CAIRO (Reuters) – An Egyptian courtroom sentenced a British lady to a few years in jail on Tuesday for smuggling round 300 painkiller tablets into the nation, in a ruling her defence crew mentioned she would enchantment to have overturned or commuted.
Laura Plummer, a 33-year-old store employee from Hull, was arrested in October after the Tramadol tablets have been present in her suitcase. Her household advised British newspapers she purchased the tablets for her Egyptian accomplice dwelling within the Red Sea resort of Hurghada.
Plummer attended a listening to in her case on Monday, earlier than Tuesday’s sentencing. The courtroom additionally dominated that she should pay a effective of 100,000 Egyptian kilos ($5,600).
Tramadol is a authorized, prescription medication in Britain, however it’s banned in Egypt. Plummer was arrested on arrival from Britain in October, and her detention was prolonged twice previous to her courtroom look.
Plummer’s household mentioned on Tuesday they have been disgusted by the way in which the trial had been performed.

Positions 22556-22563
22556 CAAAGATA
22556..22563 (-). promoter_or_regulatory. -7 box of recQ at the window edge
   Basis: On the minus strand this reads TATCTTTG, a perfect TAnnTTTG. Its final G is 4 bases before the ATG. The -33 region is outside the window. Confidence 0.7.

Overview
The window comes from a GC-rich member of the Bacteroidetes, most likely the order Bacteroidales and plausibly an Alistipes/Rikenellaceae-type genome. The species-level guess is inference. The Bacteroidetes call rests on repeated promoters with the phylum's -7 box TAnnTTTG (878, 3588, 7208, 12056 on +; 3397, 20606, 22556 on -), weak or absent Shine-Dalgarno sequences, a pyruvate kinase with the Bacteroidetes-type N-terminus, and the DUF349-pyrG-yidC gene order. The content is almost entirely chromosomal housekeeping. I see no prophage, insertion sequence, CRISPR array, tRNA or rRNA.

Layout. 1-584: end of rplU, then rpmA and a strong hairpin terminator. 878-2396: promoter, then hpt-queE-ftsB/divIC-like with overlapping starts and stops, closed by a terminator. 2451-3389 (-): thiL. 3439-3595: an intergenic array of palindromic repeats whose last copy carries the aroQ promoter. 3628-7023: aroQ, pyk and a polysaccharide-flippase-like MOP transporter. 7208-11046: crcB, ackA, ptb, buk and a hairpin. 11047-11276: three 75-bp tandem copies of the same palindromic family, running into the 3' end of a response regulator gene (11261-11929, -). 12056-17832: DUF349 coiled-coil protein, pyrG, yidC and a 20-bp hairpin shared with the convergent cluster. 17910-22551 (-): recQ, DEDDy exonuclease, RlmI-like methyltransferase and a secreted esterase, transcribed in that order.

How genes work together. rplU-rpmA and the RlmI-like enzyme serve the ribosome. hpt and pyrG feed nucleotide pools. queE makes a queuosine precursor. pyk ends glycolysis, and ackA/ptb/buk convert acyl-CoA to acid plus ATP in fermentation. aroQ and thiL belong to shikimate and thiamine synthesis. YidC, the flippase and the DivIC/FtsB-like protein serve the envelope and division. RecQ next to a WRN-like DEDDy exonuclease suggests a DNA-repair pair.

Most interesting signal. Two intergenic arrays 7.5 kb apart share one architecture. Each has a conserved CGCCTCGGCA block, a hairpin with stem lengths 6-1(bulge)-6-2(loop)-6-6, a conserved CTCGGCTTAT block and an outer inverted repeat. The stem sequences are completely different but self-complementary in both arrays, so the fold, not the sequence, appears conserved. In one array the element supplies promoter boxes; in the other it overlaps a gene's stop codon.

“From day one, this has been a complete nightmare. Yesterday in the court she wasn’t even allowed her own interpreter. She had to get the court’s interpreter who was interpreting the wrong answers,” her sister Jayne Synclair mentioned, talking on BBC tv.
The household mentioned Plummer had additionally been compelled to signal Arabic-language paperwork which she didn’t perceive.
“She’s on the verge of a mental breakdown … It’s just horrendous,” her sister mentioned.
Her lawyer mentioned Plummer would enchantment, searching for to reverse the decision or get a commuted sentence, which is feasible within the two months after sentencing. He added that she didn’t know Tramadol was banned in Egypt.
Speaking to the courtroom on behalf of Plummer, the lawyer, mentioned she had no felony intent in bringing within the painkillers.
On Monday the lawyer, Mohamed Othman, advised Reuters: “It is illogical that she was dealing in Tramadol. She had only 320 pills. Even the plane ticket is almost double the price of those pills.”
A spokesman from Britain’s Foreign and Commonwealth Office mentioned: “We will continue to provide assistance to Laura and her family following the court ruling in Egypt, and our embassy is in regular contact with the Egyptian authorities.”
Additional reporting by Mahmoud Mourad and William James in London; Writing by John Davison; Editing by John Stonestreet and Hugh Lawson